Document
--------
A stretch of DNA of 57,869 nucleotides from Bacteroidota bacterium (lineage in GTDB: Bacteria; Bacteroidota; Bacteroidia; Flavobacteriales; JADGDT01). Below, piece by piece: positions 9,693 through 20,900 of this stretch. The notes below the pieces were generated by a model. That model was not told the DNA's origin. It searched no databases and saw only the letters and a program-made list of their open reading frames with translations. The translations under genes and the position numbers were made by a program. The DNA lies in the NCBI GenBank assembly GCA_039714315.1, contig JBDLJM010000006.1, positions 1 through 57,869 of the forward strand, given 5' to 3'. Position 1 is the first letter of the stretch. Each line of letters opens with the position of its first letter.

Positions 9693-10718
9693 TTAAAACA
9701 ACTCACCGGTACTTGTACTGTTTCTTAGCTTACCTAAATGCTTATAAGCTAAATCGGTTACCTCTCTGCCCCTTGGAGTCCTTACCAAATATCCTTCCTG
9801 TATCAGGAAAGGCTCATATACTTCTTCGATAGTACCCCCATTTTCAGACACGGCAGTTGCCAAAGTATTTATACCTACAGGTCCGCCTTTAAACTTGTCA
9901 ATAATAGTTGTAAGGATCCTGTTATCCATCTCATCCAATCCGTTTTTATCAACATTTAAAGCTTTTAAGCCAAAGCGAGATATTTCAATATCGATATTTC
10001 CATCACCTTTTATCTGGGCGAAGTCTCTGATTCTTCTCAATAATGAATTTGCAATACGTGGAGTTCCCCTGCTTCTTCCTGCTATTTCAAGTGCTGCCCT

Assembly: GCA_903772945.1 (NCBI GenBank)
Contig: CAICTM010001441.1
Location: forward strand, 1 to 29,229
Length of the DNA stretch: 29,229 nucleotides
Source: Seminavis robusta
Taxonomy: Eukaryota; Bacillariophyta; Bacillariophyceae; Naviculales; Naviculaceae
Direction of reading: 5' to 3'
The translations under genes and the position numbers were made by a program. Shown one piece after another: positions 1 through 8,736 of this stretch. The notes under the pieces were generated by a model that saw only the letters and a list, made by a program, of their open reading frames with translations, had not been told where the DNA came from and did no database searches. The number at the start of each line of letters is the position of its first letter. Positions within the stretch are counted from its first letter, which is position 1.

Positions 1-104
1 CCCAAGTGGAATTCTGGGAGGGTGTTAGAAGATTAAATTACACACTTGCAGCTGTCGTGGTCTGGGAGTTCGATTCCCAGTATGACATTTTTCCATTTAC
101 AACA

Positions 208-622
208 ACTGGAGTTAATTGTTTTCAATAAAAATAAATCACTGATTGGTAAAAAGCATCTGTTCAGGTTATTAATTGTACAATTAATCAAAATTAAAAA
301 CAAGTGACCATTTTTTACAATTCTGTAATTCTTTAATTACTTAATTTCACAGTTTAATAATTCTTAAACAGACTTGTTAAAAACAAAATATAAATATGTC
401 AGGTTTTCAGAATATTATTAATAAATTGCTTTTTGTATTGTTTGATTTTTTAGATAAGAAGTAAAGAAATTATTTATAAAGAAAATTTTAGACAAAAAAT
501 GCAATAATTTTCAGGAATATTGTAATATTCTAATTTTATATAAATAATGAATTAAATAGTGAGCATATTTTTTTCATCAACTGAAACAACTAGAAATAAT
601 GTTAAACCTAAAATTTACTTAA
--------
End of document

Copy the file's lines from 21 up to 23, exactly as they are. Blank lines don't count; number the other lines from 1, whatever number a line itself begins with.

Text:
301 CAAGTGACCATTTTTTACAATTCTGTAATTCTTTAATTACTTAATTTCACAGTTTAATAATTCTTAAACAGACTTGTTAAAAACAAAATATAAATATGTC
401 AGGTTTTCAGAATATTATTAATAAATTGCTTTTTGTATTGTTTGATTTTTTAGATAAGAAGTAAAGAAATTATTTATAAAGAAAATTTTAGACAAAAAAT
501 GCAATAATTTTCAGGAATATTGTAATATTCTAATTTTATATAAATAATGAATTAAATAGTGAGCATATTTTTTTCATCAACTGAAACAACTAGAAATAAT